Canada v. Neves , 2002 FCA 502
This was an appeal from an order of a motions Judge setting priorities to the sale proceeds of the Defendant vessel. The vessel had been seized by the Crown for violations of the Fisheries Act and was later arrested and sold at the application of the Crown. The claimants were the Crown, the mortgagee, and the co-owners of the vessel. The Crown claimed a priority for the costs of sale, the costs of maintaining the ship, for $50,000.00 ordered forfeited to the Crown and for a $120,000.00 fine imposed by the Supreme Court of Newfoundland for violations of the Fisheries Act. The Prothonotary granted the Crown priority ahead of the mortgagee for the costs of sale and for the $50,000.00 ordered forfeited. The Prothonotary refused to grant the Crown a priority for the $120,000.00 fine or for the costs of maintaining the vessel. The Prothonotary further ordered that the amount owing to the mortgagee should rank after the claim of one of the co-owners of the vessel to the surplus. On appeal the motions Judge altered the priorities. The motions Judge gave the highest priority to the Crown for the costs relating directly to sale. Second priority went to the mortgagee. Third in priority came the costs of the Crown incurred for the care of the crew. Fourth and fifth in priority, respectively were the claims for the $50,000.00 forfeiture and $120,000.00 fine. The balance of the fund was to be distributed to the owners of the ship. The Crown’s claim for the costs of preserving the ship were disallowed. On further appeal the Federal Court of Appeal upheld the decision of the motions Judge except with respect to the $50,000.00 forfeited. With respect to the forfeiture, the Court of Appeal held that this was an in rem claim pursuant to s. 72(1) of the Fisheries Act and that pursuant to s. 75 of that act such a claim should be ranked in priority to all other claims.
Kirgan Holding SA v. The “Panamax Leader”, 2002 FCT 1235
In this case the Plaintiff had entered into a contract with the agent for the demise charterer of the Defendant ship for the supply of bunkers. The contract contained a provision requiring the application of U.S. law. Bunkers were supplied to the ship by sub-contractors of the Plaintiff and were not paid for by the demise charterer who became bankrupt. The Plaintiff therefore commenced this proceeding and arrested the defendant ship. The Defendant, the owner of the Defendant ship argued that they were not a party to the contract and that the Plaintiff had no right to a lien over the vessel. The Judge applied U.S. law and held that the demise charter had the presumed authority to bind the ship and to assert a lien unless the Plaintiff had been specifically notified otherwise. The Defendant relied upon a prohibition of lien clause in the charter party and on notices of the prohibition of lien clause posted throughout the ship. The Judge held, however, that these notices were never brought to the attention of the Plaintiff who did not personally deliver the bunkers. In result, the Plaintiff was held entitled to a lien for the bunkers supplied. The Judge did, however, disallow the claim for interest at 1.5% per month on the grounds that it was excessive and substituted an award of interest at 2% over prime.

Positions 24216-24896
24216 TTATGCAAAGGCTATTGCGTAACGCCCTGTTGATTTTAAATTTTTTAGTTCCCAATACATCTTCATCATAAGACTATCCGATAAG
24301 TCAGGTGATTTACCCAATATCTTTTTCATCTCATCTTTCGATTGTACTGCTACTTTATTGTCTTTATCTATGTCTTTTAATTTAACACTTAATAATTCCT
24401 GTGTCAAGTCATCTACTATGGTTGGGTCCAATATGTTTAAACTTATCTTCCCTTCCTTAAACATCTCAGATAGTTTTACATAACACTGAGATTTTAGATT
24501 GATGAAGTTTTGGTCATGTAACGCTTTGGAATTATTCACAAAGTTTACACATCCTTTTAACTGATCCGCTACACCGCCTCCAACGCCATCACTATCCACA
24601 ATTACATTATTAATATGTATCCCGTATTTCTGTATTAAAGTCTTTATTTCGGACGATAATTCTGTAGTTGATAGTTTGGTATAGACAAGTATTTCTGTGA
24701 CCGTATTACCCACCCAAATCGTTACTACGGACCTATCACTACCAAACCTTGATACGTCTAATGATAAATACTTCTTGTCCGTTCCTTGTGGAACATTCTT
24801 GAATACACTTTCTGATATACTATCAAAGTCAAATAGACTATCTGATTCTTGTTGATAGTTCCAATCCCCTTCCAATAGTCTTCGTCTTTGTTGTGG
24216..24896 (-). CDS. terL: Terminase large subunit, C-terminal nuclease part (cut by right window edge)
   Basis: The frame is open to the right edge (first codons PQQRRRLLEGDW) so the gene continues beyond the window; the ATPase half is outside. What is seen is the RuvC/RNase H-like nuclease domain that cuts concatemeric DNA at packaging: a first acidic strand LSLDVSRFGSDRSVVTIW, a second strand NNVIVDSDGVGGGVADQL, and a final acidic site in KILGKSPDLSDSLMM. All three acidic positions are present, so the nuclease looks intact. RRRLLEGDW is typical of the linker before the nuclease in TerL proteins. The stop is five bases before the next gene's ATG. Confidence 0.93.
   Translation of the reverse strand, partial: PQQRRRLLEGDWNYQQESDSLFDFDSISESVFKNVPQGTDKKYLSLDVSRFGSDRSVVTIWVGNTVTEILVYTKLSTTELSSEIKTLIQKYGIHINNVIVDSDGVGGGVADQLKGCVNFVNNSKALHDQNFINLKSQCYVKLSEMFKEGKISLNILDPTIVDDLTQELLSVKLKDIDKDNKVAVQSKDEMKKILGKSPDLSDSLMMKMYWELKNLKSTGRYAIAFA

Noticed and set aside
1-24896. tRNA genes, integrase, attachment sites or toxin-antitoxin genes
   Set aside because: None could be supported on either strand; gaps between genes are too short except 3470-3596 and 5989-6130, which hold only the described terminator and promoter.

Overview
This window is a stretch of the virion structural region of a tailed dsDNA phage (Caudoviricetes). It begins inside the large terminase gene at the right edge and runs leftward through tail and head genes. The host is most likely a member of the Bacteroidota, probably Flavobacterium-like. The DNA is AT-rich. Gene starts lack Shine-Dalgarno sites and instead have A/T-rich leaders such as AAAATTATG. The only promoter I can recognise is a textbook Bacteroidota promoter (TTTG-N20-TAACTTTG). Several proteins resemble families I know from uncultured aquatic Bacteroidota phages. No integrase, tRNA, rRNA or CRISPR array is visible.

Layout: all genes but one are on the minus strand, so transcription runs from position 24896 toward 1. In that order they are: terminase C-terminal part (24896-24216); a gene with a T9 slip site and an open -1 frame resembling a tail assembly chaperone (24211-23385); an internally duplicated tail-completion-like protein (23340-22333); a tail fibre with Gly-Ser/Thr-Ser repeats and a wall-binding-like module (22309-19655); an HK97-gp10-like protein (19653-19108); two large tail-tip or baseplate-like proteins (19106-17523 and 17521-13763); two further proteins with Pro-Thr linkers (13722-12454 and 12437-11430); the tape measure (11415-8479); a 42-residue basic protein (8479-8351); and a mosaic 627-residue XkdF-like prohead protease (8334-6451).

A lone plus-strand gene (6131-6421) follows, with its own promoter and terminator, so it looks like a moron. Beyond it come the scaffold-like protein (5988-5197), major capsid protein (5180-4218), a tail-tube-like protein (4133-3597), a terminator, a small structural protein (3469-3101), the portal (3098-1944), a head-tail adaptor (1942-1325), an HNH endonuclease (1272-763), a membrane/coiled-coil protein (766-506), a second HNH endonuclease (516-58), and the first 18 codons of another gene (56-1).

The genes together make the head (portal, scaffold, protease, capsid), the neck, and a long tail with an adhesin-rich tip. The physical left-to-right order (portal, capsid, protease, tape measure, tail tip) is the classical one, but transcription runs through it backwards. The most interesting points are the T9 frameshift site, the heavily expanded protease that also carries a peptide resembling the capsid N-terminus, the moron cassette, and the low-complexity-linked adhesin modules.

In this matter a supplier of necessaries attempted to obtain priority by entering into an agreement with the ship owner for the transfer of property on board the ship. The property transferred consisted of plans, manuals, drawings, 5 life rafts and 2 breathing apparatus. The agreement provided that the ship owner could retake possession and ownership of the property by the payment of the outstanding amount owed for necessaries. The mortagee of the defendant vessel challenged the agreement arguing that the property allegedly transferred was covered by the mortgages and was invalid as the transfer had not been consented to by the mortgagees. The Prothonotary agreed with the mortgagee. He reviewed the terms of the mortgage and the meaning of the term “appurtenances” and concluded that the property was subject to the mortgage. He further held that the consent of the mortgagee is required where the mortgage security is dealt with so as to reduce the value of the security. The decision of the Prothonotary was upheld on appeal (2002 FCT 339).
Richardson International Ltd v. The “MYS CHIKHACHEVA” et al., 2002 FCA 97